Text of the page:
Wednesday, September 7, 2011
This was one of the coolest looking silent films I've seen - tons of really neat practical effects and fantastic costumes and makeup. The story is interesting, but it's pretty blunt and the characters are sort of just...symbols? That's not the right word. They're like...caricatures. They don't have a lot of development, they mostly just exist to represent something and forward the plot. I don't mind, though. I loved how this movie looked and felt, and that alone made it really incredible for me, however shallow that might be.
The film tells a version of the Faust story - the director doesn't really adhere to the traditional version, but that's ok with me. The summary written on IMDB is really great, so I'm going to use it to try to reach my goal of being in bed before midnight. "God and Satan war over earth; to settle things, they wager on the soul of Faust, a learned and prayerful alchemist. During a plague, Faust despairs and burns his books after failing to stop death; Satan sends Mephisto to tempt Faust, first with insight into treating the plague and then with a day's return to youth. Mephisto is clever, timing the end of this 24 hours as Faust embraces the beautiful Duchess of Parma. Faust trades his soul for youth. Some time later, he's bored, and demands on Easter Sunday that Mephisto take him home. Faust promptly sees and falls in love with the beautiful Gretchen, whose liaison with him brings her dishonor. Is there redemption? Who wins the wager?"
That sounds all well and good, but it's not really the best part of the movie. I mean, it's interesting, sure, and it lends itself for some awesome visuals. I know that sometimes practical effects can be stupid, because it's so obvious that they are fake, but somehow, I found these way more effective than a lot of CGI I've seen. There was something so fantastic about all the beautiful shimmering characters fading in and out of the shots, of Mephisto and his giant wings towering over a model town. The images are just stunning. I loved Mephisto's makeup and style. He looked so awesome! Faust looked great, too. I couldn't believe that both the old Faust and the young Faust were played by the same actor, the makeup was so great.
The effect that all of those things had on the overall feel of the film was so incredible. It was just so fascinating to watch it, to see these awesome looking characters and world they were in. I don't want to say it again, but I have to - I loved that it was such a wonderful, dreamlike look. It just demonstrated everything that I love about silent film. I've written so much about how different looking silent film is, about how it seems like a different reality. It just worked so well here. It felt like a nightmare, in a lot of ways. Silent film was just perfect for this story. The characters really seemed...trapped...in this reality, and none of the "horror" or creepiness of Mephisto was ruined by him having a dorky voice or something. The silence really just seemed to emphasize the harsh reality of the plot - that there wasn't a nice way out of anything, that the characters were stuck.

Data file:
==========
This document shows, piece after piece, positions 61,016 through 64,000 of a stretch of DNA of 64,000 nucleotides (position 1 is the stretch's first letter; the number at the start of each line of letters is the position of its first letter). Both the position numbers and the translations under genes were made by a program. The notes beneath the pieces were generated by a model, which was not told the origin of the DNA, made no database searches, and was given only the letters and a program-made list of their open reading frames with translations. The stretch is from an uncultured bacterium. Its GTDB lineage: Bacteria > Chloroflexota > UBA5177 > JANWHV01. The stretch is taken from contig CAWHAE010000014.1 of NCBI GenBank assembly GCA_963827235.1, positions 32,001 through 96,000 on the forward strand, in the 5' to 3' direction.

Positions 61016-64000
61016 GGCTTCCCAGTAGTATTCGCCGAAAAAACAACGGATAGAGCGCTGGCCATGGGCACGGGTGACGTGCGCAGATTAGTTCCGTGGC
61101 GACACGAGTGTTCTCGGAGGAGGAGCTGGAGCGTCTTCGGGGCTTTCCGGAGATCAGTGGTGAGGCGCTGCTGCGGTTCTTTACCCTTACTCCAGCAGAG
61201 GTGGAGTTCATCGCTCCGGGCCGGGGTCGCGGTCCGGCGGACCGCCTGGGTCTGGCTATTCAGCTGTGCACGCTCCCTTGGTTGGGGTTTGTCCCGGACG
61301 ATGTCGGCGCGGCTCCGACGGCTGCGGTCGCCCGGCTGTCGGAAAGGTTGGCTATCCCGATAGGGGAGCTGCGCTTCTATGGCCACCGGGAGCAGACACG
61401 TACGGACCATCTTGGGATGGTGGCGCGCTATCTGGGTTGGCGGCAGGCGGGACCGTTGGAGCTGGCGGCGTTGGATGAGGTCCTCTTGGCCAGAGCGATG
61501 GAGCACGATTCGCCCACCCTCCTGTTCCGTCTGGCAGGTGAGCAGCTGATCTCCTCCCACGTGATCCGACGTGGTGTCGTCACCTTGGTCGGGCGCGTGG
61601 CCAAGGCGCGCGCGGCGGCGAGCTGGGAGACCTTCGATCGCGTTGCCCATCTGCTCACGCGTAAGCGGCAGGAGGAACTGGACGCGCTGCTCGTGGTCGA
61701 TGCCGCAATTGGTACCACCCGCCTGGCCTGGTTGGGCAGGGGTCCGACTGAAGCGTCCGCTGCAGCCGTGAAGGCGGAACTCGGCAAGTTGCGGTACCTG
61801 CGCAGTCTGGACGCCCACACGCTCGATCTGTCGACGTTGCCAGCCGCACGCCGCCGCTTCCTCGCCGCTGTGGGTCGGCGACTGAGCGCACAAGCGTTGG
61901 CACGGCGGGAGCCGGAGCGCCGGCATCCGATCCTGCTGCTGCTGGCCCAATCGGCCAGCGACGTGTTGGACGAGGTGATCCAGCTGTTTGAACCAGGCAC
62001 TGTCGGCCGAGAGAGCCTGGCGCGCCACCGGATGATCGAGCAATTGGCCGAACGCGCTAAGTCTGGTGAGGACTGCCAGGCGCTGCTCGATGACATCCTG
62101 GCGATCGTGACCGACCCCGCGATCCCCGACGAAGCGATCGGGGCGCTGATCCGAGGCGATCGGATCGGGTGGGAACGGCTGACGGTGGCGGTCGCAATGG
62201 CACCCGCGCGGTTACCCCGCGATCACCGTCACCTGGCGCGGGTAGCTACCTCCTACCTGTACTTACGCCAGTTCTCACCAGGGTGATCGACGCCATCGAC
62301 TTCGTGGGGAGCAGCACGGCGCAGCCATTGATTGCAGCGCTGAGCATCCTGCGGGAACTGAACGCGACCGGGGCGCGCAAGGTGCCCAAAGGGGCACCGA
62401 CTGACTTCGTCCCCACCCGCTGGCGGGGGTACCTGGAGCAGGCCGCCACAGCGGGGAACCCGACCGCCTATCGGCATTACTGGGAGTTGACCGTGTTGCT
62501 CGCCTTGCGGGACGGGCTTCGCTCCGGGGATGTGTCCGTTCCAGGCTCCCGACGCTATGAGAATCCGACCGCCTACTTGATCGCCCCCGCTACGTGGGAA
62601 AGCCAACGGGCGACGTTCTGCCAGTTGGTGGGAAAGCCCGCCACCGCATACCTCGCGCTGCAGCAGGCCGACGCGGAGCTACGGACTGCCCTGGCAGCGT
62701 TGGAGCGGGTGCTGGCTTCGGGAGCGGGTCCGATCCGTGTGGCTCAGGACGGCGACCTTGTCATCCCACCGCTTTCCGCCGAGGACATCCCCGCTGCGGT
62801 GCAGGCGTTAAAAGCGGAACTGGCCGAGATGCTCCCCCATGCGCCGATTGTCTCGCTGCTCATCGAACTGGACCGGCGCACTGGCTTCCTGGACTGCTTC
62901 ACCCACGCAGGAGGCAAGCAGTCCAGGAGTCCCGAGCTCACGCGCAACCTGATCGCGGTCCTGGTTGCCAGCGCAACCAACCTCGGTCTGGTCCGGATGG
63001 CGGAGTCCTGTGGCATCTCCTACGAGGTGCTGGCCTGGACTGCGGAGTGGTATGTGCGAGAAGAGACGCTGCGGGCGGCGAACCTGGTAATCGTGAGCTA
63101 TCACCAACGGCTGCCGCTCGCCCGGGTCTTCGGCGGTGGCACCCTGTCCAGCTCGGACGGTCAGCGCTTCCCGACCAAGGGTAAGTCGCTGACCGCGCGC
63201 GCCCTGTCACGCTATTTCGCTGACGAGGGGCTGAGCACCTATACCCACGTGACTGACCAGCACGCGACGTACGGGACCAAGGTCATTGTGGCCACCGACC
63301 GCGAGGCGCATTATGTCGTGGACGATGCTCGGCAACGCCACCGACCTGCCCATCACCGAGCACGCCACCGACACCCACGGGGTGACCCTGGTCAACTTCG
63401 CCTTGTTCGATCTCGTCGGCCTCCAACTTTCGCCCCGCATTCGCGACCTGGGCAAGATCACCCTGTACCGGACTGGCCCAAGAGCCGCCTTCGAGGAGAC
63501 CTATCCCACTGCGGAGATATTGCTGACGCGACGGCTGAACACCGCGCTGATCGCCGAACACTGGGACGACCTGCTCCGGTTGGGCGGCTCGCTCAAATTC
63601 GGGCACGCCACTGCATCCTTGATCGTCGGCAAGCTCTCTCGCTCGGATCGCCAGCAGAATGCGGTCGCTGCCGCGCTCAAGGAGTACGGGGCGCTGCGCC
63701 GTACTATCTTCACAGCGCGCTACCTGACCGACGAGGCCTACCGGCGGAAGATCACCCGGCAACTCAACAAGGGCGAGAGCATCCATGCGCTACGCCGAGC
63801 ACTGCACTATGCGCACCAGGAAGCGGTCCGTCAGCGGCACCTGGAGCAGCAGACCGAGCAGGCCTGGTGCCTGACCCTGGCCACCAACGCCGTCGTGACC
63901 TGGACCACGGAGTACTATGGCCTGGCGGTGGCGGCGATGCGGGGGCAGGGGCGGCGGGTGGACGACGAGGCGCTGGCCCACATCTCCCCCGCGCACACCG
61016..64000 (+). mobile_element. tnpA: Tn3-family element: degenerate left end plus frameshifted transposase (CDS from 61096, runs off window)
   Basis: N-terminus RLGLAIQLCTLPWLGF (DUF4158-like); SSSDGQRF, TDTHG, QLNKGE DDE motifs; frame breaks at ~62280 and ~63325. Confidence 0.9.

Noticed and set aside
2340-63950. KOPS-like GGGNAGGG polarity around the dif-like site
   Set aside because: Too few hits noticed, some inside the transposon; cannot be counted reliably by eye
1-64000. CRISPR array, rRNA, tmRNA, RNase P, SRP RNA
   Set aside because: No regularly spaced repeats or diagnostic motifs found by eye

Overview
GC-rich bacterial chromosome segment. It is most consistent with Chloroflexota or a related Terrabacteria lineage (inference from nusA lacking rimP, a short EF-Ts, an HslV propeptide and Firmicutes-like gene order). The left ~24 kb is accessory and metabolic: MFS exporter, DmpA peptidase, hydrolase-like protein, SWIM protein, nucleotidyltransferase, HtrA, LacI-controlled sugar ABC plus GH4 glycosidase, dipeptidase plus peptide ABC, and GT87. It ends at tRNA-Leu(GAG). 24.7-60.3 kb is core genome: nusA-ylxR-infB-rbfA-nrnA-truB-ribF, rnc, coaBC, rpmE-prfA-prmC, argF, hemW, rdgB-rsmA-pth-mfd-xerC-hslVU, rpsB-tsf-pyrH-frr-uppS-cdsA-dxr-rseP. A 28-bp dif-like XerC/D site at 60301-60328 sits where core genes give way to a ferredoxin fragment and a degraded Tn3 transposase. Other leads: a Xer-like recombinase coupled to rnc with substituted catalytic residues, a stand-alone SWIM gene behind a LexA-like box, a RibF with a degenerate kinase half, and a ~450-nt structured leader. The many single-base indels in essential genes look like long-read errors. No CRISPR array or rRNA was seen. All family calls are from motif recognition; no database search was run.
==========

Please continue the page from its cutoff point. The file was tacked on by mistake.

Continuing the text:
I don't want to spend a whole paragraph trying to explain the value of silent film. I know that it doesn't work for anyone. I love it, personally. It works for me. I find something eerie and otherworldly in the silence. I feel like it makes any scary elements so much more powerful, since the characters cannot scream or protest. I love the practical effects. I think they look better than some modern CGI honestly, and they seem to age so well. Silent films feels magical to me, and I understand that not everyone is going to have that reaction. This is an especially cool silent film, though, since the effects are so numerous and neat, and the makeup and costumes are very excellent as well - worth checking out if you like this sort of thing.
Have any thoughts on Faust? Share them in the comments!
Ebert's Great Movie Essay on Faust
Buy it on Amazon